* * *

The finger picking hadn't stopped. Hours Will had listened to his son playing the same lick over and over. He'd play the lick, stop, play a tape, then play the lick again. From what Will could hear, the tape was some Florida bluegrass guy picking a tune then telling a story. Likely it was someone Will had met as a child, some alcoholic musician who'd drifted into his father's kitchen and drifted out again, some no-name fuck-up who'd left his wife and kid for a night, or a week, or a month to hit the road. Be free. These guys — there was always some other woman, or many of them. There was always a sidekick who'd wave a bottle or a handful of pills and off they'd go.

Jimmy moved on from picking to storytelling. Will heard his muffled voice striking close as it could to that slow Florida mumble. Did he have any idea what he was imitating? If this was any indication of how the first summer after college was to proceed, Will intended on putting a stop to it. College life hadn't made Jimmy more responsible, more capable of waking up each morning prepared for each day, or more presentable; instead, dorm life had made him even sloppier, and indignant —"It's my choice how I want to live," Jimmy would say, leaving a beer without a coaster on a wood coffee table. At least he'd been polite not long ago, inept sometimes, but polite.

Will put his drink down on the coffee table and put Invention and Technology face down on the chair. He'd been reading the same paragraph of the same article — about the engineering strategy behind the new Sunshine Skyway Bridge — for over half an hour. He'd grown accustomed to the quiet house of the past year, and if it hadn't been the beginning of the summer, if he hadn't felt, on principle, a need to put an end to this early, if Carol hadn't been napping in the bedroom down the hall from Jimmy's room (though admittedly, Carol praised Jimmy's playing, and she never would have complained — in fact, she'd probably claim the music made her dreams sweeter), and if he hadn't had such an awful, awful headache, perhaps the music wouldn't have gotten to him quite so much. Perhaps he would have done things differently.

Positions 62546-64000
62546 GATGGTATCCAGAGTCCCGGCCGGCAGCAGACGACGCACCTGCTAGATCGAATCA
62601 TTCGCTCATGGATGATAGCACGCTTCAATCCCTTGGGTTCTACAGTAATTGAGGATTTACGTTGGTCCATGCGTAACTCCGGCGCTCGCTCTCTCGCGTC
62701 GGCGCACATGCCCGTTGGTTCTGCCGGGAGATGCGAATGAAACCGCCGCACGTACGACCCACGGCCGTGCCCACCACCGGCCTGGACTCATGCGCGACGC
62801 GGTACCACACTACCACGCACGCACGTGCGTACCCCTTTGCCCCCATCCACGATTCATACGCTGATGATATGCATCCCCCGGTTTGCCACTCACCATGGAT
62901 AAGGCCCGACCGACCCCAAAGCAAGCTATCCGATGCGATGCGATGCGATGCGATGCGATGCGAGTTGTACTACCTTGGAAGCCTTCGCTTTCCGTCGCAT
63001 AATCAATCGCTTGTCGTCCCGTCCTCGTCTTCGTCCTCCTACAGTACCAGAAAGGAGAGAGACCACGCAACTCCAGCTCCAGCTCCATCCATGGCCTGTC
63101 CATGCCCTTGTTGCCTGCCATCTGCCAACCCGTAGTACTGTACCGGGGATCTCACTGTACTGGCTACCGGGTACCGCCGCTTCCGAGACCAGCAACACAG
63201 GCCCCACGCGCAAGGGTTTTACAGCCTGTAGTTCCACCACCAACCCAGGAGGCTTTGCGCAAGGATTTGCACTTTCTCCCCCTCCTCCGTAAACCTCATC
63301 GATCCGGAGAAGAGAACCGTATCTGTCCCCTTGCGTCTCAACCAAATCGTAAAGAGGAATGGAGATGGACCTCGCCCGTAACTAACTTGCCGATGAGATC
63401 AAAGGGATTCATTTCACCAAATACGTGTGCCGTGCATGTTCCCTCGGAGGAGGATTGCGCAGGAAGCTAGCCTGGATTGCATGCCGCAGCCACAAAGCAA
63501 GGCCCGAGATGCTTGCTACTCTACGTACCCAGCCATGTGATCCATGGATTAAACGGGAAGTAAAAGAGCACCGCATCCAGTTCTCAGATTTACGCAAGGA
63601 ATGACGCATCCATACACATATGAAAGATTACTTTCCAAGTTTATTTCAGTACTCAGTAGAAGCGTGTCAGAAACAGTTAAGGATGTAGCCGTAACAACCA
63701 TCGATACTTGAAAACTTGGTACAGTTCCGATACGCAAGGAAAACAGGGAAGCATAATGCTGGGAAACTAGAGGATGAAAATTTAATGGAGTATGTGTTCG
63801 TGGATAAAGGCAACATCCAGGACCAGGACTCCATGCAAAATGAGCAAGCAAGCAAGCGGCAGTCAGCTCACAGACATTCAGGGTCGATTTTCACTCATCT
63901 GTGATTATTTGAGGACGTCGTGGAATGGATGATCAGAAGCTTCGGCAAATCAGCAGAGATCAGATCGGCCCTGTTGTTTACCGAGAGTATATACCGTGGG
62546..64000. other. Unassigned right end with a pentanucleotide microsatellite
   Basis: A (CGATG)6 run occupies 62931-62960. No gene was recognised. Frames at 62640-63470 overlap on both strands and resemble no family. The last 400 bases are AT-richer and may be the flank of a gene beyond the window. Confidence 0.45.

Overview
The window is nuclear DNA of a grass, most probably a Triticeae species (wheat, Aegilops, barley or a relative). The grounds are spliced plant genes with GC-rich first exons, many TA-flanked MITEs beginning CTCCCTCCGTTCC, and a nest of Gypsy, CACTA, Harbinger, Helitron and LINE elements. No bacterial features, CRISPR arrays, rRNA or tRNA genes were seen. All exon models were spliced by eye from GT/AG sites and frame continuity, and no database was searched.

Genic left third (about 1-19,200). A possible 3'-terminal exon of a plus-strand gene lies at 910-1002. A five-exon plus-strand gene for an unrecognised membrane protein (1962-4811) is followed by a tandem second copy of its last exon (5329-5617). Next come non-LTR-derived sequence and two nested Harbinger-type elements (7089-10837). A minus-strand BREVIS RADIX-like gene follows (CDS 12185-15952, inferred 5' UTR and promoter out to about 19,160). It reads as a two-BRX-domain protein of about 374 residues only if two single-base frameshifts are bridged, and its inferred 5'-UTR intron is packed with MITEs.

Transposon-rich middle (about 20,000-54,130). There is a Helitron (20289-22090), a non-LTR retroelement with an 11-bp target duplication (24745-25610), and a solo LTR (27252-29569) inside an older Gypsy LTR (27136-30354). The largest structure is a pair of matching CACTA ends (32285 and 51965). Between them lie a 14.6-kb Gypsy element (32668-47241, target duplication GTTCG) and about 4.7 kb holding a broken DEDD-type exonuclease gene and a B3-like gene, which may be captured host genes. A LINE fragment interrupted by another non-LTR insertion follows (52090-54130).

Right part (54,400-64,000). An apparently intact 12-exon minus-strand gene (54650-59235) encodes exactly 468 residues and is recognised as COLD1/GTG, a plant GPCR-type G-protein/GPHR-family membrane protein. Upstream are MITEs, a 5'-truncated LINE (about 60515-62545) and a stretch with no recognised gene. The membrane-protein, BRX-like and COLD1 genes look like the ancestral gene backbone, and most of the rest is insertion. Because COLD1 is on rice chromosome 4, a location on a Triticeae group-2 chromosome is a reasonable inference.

He walked briskly up the steps and opened Jimmy's door without knocking, without even thinking to knock. Jimmy, sitting cross-legged on the floor in boxers, the guitar in his arms, looked up, his eyes, squinty and red, his face ashen. He was wasted. In Will's house, with his mother in the next room. With Will downstairs.

"Enough," Will said. "I've had enough of this."

Jimmy stared at him, bewildered, blank. Stoned.

"You do your drugs and play your music somewhere else." It sounded ludicrous the moment it entered the air between them, but too late. He, too, could be indignant.

They stared at each other, and in that stare, Will saw at once his error and his incapacity to admit it. Jimmy was perfectly alert. Emotion moved across his face as it had when he was a child, some dark wave no one could stop, and those tears Will had endured for so long began to flood Jimmy's eyes. Then the bewilderment on his face turned to anger. "Fuck you," he said.

"You keep your voice down. Your mother's sleeping in the next room."

"Get out," Jimmy said. "This is my room. This is my noise."

"Well keep your noise down." Will backed out of the room and shut the door, knowing too well how many lines he'd just crossed.

Downstairs he drank the last half of his drink and poured another, scotch and ice in a tumbler with an anchor on it. He was walking back into the living room when Jimmy came down the steps in a tie dye and ripped jeans. He was carrying his denim laundry bag, his guitar, and a folded page of newspaper. He was barefoot.

"Here," he said shoving the newspaper into his father's surprised hand. Then he left.